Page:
When the first radio astronomy training course was arranged with the University of Leeds, Naomi leapt at the chance. And after securing a place to study for a PhD at the University of Manchester, she’s now combining her love of chemistry with radio astronomy, looking at the astro-chemistry of methanol masers, which are formed in enormous stars.
While it’s tough being away from her family – Naomi is married with two children – she’s really excited about radio astronomy and what it could mean for her country:
“I’m so motivated to go back to Ghana and put what I’ve learned into practice. I really believe we can do something important for science and for the world, using our new antenna and the opportunities it offers.
“Women are a minority in the radio astronomy community, so it’s also exciting that I can act as a role model to get girls interested in science. I’ve always been involved in science outreach, and one of the things we plan to do with the telescope is run an astronomy club, inviting school children to come and visit the telescope and learn about what it can do.”
Kenya: Willice Obonyo
Willice Obonyo had just completed a Masters in Astrophysics in South Africa when he saw the advert for a basic radio astronomy course in his native Kenya.
“Astrophysics isn’t a developed discipline in Kenya, but I knew we were due to have a telescope converted and thought this would enable me to use my new qualification back home.”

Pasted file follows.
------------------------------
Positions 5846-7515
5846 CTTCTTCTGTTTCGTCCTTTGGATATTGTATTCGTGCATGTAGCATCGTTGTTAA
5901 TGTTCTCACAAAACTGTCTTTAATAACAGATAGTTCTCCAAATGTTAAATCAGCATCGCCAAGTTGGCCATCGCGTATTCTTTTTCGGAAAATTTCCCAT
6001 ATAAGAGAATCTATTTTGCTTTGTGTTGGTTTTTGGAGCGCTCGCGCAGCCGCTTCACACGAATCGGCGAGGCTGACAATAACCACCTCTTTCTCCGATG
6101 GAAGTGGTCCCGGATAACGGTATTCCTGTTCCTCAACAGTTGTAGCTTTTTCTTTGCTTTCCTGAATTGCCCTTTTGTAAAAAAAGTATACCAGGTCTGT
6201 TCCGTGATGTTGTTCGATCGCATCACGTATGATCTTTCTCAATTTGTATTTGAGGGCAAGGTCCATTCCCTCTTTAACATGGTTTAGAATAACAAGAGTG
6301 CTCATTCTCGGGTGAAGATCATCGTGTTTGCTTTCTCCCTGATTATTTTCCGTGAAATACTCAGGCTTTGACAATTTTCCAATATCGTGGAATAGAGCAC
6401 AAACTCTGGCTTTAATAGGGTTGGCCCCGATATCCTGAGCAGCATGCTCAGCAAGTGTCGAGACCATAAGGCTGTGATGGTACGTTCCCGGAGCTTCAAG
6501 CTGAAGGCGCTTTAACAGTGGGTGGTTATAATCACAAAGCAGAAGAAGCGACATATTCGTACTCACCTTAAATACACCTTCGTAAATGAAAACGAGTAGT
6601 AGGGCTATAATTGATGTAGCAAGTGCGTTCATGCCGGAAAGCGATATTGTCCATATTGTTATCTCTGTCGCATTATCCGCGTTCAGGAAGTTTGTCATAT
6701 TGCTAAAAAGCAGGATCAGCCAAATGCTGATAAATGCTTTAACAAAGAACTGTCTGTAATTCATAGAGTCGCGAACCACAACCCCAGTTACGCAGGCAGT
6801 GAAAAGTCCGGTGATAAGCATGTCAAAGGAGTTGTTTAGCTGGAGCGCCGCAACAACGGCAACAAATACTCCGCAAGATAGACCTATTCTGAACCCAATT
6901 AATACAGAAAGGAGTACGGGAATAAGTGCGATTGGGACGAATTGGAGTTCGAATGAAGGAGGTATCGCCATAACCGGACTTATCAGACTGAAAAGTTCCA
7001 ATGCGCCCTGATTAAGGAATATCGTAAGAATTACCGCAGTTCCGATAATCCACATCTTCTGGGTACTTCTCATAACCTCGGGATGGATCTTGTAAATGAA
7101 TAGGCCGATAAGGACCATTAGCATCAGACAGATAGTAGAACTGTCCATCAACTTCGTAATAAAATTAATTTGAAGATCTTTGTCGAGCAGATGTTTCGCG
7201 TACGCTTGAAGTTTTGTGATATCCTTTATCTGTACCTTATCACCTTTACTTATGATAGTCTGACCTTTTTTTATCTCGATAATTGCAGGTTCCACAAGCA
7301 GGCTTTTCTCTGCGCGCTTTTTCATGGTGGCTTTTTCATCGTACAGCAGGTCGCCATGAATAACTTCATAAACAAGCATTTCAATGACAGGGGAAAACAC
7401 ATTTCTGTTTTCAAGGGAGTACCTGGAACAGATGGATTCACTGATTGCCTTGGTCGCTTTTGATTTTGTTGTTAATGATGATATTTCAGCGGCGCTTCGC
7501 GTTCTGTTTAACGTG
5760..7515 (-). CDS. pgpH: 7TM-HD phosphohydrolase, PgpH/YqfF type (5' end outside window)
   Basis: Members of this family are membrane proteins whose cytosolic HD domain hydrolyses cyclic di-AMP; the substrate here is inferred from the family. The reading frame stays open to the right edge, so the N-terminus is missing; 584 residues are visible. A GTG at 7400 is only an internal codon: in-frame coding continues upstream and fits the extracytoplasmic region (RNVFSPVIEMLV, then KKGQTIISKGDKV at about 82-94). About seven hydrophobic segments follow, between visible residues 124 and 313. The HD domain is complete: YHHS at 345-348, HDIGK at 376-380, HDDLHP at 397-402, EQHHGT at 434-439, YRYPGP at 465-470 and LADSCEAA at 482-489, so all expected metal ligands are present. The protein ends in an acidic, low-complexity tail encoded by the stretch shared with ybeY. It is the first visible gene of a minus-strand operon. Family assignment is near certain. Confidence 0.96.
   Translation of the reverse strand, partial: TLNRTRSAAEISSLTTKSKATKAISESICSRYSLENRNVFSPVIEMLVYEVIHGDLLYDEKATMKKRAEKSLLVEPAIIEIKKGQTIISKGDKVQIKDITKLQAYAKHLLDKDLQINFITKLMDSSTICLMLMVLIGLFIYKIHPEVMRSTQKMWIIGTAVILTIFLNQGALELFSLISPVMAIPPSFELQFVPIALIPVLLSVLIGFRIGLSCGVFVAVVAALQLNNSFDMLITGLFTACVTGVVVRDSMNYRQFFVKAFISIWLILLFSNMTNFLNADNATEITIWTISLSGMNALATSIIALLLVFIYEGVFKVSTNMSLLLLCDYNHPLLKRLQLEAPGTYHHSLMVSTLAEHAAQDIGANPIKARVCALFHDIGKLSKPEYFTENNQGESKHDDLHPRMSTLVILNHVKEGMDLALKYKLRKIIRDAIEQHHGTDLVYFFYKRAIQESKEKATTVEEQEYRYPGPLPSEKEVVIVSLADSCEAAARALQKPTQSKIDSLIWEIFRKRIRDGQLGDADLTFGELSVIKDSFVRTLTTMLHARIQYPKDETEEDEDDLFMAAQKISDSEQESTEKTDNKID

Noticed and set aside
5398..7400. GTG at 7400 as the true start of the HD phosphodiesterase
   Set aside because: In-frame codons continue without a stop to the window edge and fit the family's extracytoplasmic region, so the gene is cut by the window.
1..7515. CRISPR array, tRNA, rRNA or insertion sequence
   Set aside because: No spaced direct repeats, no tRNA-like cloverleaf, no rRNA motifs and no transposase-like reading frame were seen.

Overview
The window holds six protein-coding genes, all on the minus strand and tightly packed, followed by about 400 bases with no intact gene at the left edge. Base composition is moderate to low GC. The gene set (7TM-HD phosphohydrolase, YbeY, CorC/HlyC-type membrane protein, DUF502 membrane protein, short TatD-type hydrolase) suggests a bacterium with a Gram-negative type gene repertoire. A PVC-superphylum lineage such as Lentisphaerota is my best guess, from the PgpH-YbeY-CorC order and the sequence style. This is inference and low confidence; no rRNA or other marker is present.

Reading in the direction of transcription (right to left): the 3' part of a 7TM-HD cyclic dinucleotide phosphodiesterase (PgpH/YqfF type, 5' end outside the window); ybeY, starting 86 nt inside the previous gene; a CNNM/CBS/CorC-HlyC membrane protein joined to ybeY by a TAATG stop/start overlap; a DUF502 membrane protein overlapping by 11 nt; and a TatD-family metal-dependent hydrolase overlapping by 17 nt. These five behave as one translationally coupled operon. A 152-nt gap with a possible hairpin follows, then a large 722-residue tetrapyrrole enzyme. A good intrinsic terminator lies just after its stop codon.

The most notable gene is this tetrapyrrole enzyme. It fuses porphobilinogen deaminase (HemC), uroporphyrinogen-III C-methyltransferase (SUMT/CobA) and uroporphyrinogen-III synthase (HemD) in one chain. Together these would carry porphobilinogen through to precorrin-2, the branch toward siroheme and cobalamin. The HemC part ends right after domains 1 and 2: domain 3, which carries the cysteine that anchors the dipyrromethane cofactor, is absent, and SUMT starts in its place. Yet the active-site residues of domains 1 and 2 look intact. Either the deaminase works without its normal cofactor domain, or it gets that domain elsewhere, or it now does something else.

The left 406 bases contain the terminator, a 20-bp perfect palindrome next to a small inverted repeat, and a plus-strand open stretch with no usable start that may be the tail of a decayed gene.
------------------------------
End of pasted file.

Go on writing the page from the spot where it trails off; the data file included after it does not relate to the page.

When Willice looked at the content of the course, he realised that most of it would be new to him, despite his astrophysics background, in particular the practical and technical training on using the telescopes and the specific analysis techniques for radio astronomy data. Willice is now studying for a PhD at the University of Leeds, looking at radio signals emitted by protostars during their formation.
What he’s found most exciting about his studies is the quality of the data he’s working with and the level of autonomy he’s encouraged to have.
“Because UK universities have established research groups in radio astronomy, they have access to world-class radio astronomy facilities,” he says. “I’m looking at data that no-one else has studied yet, which is quite challenging but also very exciting. It’s down to me to find meaning out of what I’m looking at.
“I’ve also been helped to put in an observing proposal to the USA’s Very Large Array (VLA) telescope to supplement the data I’m looking at – and I never imagined having that level of autonomy at this stage.
“Radio astronomy has taught me far more than I ever imagined, because it has applications in so many fields. What I want to do is go back to Kenya with the skills and knowledge I’m gaining in the UK, so I can train others and transfer that knowledge to my country.”